Press Release No: Plenary Assembly 5/21
Press Release concerning the Decision Annulling Certain Provisions of the Presidential Decree on the Organisation of the Directorate of Communications
The Constitutional Court, at its session dated 30 December 2020, found unconstitutional by their content and accordingly annulled the first sentence of the amended Article 14 of the Presidential Decree no. 14 on the Organisation of the Directorate of Communications insofar as it related to the phrases “… activities, …” and “… organisation and human resources management …”, as well as the second and third sentences thereof (file no. E.2019/71).
Amended Article 14 of the Presidential Decree no. 14
The contested provision stipulates that the Directorate of Communications (“the Directorate”) has the authority to supervise the activities, budget, organisation and human resources management of Anadolu Ajansı Türk Anonim Şirketi (“the Anadolu Agency” or “Agency”), and the principles and procedures of the said supervision shall be determined by the Directorate; and that the contract to be signed by and between the Directorate and the Anadolu Agency shall set forth the procedures as to the appointment of the executives of the Agency.
Ground for the Request for Annulment
It was maintained in brief that the contested provision was unconstitutional as there were already statutory provisions regarding the supervision of the Anadolu Agency, which was a private company; and that the supervisory authority afforded to the Directorate by virtue of the contested provision was in breach of the Agency’s autonomous and impartial nature.
The Court’s Assessment
1. As regards the Competence Ratione Materiae
The contested provision regulates the relationship between the Agency and the State. It thereby designates the unit operating under the executive branch, which is authorised to conclude a contract with the Agency, as well as points to the effects and consequences of such authorisation.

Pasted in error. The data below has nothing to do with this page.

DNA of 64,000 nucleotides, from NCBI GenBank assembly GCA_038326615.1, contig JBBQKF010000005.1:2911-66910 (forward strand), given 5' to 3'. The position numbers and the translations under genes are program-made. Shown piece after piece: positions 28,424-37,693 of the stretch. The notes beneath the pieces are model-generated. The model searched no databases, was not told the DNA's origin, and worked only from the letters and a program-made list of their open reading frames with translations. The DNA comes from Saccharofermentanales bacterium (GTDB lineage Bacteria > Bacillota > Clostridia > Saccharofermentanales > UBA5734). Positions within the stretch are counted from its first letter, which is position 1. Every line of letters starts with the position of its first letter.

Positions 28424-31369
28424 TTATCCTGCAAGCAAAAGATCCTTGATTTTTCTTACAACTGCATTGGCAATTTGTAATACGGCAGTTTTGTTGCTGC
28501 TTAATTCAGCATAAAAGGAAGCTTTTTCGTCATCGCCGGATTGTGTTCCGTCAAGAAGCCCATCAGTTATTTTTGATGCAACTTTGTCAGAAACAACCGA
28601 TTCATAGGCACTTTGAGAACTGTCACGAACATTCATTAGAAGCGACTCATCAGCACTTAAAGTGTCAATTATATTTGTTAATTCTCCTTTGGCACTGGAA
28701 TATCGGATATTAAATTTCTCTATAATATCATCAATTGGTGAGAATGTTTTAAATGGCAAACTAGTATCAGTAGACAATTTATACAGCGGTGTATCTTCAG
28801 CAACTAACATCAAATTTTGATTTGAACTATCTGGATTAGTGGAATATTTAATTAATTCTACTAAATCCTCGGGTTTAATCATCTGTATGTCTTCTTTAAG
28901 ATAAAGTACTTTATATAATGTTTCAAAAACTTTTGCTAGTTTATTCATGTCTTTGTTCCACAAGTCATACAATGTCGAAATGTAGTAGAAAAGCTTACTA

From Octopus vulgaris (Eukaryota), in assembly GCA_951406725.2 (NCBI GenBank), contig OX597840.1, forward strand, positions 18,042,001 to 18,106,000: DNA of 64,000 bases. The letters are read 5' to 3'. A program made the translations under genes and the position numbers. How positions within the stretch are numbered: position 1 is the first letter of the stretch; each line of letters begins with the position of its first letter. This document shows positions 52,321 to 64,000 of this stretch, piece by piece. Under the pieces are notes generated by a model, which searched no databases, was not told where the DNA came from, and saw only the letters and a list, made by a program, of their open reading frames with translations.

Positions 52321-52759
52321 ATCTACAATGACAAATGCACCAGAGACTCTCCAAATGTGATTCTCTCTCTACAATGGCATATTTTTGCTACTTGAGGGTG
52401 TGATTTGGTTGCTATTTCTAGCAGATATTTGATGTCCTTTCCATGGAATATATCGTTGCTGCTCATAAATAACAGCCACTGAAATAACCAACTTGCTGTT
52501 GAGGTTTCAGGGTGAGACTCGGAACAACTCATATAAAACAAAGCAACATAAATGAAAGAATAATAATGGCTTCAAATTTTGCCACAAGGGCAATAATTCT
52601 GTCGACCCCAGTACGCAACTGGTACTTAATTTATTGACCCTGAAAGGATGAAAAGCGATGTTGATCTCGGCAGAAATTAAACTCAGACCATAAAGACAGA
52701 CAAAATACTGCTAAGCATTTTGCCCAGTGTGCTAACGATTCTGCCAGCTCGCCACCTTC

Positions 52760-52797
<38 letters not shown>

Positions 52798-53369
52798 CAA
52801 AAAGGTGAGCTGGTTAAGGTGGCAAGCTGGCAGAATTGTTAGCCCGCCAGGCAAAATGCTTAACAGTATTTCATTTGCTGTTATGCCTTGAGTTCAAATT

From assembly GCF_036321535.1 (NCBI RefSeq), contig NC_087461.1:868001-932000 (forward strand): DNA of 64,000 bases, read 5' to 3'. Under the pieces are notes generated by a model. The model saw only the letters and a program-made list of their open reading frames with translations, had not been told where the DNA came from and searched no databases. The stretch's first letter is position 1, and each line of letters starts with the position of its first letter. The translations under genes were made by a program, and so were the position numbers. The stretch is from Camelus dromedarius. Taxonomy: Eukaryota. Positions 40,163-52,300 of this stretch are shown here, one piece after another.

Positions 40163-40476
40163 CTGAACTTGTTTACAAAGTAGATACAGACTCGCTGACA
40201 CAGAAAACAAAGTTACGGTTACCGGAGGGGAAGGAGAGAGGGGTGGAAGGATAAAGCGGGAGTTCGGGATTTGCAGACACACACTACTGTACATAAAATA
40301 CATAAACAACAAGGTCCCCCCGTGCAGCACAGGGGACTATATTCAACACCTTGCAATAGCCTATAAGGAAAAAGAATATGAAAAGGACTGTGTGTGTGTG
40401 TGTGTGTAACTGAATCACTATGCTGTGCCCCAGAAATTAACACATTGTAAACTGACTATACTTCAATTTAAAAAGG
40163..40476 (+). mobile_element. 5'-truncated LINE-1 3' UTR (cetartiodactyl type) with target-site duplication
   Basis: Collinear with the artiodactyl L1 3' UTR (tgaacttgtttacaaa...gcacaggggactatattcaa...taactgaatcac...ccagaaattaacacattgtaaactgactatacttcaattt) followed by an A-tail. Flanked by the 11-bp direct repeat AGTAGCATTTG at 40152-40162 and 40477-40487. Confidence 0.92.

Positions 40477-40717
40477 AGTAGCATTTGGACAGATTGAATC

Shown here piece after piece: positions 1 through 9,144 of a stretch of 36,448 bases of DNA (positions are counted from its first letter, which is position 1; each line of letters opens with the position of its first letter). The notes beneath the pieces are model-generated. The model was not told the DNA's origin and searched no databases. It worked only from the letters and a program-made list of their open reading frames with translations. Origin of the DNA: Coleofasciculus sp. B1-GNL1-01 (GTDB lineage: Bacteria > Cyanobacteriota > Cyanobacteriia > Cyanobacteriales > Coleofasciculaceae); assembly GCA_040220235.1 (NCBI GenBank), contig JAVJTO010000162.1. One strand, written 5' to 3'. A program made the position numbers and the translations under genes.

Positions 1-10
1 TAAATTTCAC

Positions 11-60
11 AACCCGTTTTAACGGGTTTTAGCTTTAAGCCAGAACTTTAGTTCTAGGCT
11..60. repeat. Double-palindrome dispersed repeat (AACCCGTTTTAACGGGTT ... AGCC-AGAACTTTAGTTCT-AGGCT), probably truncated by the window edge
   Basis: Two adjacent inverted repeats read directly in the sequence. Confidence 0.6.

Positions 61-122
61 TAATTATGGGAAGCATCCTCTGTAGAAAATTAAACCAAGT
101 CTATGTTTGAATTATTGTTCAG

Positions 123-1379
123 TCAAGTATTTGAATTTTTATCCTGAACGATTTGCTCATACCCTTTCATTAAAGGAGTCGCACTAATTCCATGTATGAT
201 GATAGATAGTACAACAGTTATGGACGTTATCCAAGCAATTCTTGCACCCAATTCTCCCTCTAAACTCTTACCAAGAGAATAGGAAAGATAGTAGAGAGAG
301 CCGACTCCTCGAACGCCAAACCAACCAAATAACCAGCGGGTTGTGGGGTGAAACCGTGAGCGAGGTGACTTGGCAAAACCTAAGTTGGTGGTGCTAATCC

The provision regulates a matter regarding executive power. As laid down in Article 104 § 17 of the Constitution, no presidential decree shall be issued on the matters which are specified in the Constitution to be exclusively regulated by law. However, presidential decrees may be issued on the matters that are clearly permitted by the constitutional provisions, where the matters to be regulated by presidential decrees are specifically stipulated.
In this sense, the matters specified in Article 123 of the Constitution may be regulated through a presidential decree, on condition of being limited to those which are specifically envisaged in the Constitution to be regulated through presidential decrees.
In Article 106 of the Constitution, it is set forth that the establishment, abolition, the duties and powers, the organizational structure of the ministries, and the establishment of their central and provincial organizations shall be regulated by presidential decree. It nevertheless embodies any further provision with respect to neither the central organisation of the Presidency nor its affiliated institutions and organisations.